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Design Innovation Paper

Village Drill: A Case Study in Engineering for Global Development With Five Years of Data Post Market-Introduction

[+] Author and Article Information
Christopher A. Mattson

Department of Mechanical Engineering,
Brigham Young University,
Provo, UT 84602
e-mail: mattson@byu.edu

Amy E. Wood

Department of Mechanical Engineering,
Brigham Young University,
Provo, UT 84602

John Renouard

WHOlives.org,
South Jordan, UT 84095

1Corresponding author.

Contributed by the Design Innovation and Devices of ASME for publication in the JOURNAL OF MECHANICAL DESIGN. Manuscript received June 17, 2016; final manuscript received March 6, 2017; published online April 12, 2017. Assoc. Editor: David Myszka.

J. Mech. Des 139(6), 065001 (Apr 12, 2017) (10 pages) Paper No: MD-16-1449; doi: 10.1115/1.4036304 History: Received June 17, 2016; Revised March 06, 2017

This paper presents a case study in engineering for global development. It introduces the Village Drill, which is an engineered product that has—5 years after its introduction to the market—enabled hundreds of thousands of people across 15 countries and three continents to have access to clean water. The Village Drill creates a 15 cm (6 in) borehole as deep as 76 m (250 ft) to reach groundwater suitable for drinking. The case study presents facts for the actual development and sustaining and are unaltered for the purpose of publication. This approach provides the reader with a realistic view of the development time, testing conditions, fundraising, and the work needed to sustain the drill through 5 years of sales and distribution. The purpose of the case study is to provide sufficient and frank data about a real project so as to promote discussion, critique, and other evaluations that will lead to new developments that inspire and inform successful engineering for global development. As part of the case, the paper describes six fundamental items: the product, the customer, the impact, the manufacturing, the delivery, and the revenue model of the drill.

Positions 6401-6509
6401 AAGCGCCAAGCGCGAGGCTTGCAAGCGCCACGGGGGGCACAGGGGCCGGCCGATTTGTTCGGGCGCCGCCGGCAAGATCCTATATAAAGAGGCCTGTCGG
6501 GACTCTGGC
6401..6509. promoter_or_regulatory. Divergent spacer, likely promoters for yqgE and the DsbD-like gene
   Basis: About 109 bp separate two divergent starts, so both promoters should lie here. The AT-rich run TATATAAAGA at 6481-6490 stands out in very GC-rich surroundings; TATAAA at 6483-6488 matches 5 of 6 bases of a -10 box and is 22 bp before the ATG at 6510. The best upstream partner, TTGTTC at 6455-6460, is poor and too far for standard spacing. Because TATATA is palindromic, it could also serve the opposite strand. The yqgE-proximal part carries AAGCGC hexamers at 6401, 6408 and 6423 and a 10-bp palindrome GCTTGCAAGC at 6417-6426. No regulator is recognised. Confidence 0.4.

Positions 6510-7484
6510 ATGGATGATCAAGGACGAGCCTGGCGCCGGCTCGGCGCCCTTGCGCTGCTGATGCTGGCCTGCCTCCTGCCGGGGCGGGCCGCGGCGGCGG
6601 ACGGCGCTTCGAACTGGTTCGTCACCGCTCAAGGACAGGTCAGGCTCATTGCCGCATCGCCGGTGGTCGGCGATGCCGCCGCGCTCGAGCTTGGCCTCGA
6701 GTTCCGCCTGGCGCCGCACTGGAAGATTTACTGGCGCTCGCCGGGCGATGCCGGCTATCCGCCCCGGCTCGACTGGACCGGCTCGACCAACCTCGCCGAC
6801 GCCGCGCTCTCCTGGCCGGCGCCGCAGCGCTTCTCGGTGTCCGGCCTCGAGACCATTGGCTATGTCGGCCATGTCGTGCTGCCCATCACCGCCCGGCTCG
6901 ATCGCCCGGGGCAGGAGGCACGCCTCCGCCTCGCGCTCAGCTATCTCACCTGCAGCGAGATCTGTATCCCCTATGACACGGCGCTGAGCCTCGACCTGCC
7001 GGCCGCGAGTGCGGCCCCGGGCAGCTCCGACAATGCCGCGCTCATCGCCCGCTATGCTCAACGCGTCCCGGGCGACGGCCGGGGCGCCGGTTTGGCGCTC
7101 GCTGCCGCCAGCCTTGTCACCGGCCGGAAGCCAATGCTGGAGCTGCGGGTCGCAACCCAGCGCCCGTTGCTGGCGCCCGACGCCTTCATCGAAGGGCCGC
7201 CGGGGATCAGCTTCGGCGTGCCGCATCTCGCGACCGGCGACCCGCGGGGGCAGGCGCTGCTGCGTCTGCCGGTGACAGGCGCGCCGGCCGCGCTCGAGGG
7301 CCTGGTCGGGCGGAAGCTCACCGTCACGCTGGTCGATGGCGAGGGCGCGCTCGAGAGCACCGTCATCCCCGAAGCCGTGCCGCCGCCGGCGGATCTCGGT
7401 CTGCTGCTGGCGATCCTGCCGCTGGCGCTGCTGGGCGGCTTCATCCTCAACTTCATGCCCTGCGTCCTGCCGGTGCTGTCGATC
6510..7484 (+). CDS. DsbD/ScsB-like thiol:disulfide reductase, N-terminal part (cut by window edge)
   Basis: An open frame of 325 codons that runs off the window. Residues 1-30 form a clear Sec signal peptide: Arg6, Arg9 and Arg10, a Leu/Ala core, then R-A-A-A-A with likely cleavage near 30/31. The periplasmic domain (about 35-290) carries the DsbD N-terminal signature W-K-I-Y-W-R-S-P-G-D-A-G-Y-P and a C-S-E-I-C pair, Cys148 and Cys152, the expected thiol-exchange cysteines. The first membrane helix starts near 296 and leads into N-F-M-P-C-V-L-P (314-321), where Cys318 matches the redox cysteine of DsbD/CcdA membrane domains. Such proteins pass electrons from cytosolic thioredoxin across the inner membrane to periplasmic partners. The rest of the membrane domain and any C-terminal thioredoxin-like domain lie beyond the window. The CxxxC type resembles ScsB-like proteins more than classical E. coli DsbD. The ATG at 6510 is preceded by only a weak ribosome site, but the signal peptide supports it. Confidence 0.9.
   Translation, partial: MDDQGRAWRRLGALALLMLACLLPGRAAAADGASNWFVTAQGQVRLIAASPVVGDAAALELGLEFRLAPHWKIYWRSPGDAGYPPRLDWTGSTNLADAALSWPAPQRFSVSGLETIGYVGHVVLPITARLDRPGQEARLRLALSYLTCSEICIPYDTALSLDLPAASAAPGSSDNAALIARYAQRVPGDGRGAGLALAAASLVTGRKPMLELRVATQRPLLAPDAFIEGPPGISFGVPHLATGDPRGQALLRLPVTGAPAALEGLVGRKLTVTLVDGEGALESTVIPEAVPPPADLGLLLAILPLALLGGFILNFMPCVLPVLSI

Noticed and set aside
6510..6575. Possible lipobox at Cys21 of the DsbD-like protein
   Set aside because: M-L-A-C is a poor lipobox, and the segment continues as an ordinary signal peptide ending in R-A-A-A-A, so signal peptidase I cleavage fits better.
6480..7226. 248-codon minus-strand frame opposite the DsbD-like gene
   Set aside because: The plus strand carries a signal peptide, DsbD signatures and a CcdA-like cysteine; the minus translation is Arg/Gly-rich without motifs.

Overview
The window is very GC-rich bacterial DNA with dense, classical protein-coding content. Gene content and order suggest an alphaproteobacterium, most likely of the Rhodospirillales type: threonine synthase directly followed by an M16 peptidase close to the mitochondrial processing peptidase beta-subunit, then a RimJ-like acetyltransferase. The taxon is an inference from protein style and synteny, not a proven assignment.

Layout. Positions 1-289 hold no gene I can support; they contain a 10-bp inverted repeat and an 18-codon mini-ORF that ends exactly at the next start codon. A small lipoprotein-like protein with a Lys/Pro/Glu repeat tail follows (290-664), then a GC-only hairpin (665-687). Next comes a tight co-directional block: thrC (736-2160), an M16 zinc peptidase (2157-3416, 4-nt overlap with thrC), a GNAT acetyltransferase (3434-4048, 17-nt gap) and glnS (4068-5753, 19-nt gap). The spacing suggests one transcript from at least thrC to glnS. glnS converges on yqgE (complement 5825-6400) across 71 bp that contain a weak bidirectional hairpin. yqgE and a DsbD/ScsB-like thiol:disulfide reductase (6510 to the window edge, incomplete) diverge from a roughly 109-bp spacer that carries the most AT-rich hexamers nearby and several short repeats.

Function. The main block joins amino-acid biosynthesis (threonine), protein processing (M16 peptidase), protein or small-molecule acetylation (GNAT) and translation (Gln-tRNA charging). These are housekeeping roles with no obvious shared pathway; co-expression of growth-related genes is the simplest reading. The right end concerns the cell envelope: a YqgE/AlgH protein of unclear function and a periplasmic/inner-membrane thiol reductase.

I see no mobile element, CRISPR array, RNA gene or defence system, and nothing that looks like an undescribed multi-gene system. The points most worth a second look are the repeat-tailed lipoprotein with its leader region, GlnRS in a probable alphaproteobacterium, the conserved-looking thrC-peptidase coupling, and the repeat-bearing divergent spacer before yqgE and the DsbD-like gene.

FIGURES IN THIS ARTICLE
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Copyright © 2017 by ASME
Topics: Drills (Tools) , Water
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References

Figures

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Fig. 1

Village Drill: (a) in use in Tanzania, (b) description of basic function, and (c) detail of drilling bit and chip removal

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Fig. 2

Timeline for product development and delivery/drilling milestones

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Fig. 3

The major subsystems and parts of the Village Drill. The structure divides into five parts; the base, the boom, the wheel support, and two vertically oriented beams to give the boom height. The input wheel has a center hub (welded) with eight spokes that extend from it and are secured by eight cross members. The drill string includes the swivel, Kelly bar, and many short (meter-long) pipe segments and couplers that are added to the drill string as the borehole deepens. The Village Drill disassembles into the pieces shown for transport to and from the job site.

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Fig. 4

Time series plot showing productivity measures and wells in service

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Fig. 5

Time series plot showing the primary impact measures. The total number of people-months of water served is 4,129,945. The number of people who have access to a well (at time period 65 (nt = 65)) with a functioning pump equals 188,176, while the number of people who could have access to water if all pumps were serviced equals 316,281.

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Fig. 6

Time series plot showing incomes and cashflow. Zero income shown as baseline.

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Fig. 7

Histogram resulting from the uncertainty analysis carried out on the cumulative number of people-months of water provided (npmws). The mean and standard deviation for this data are shown in Table 2.

Tables

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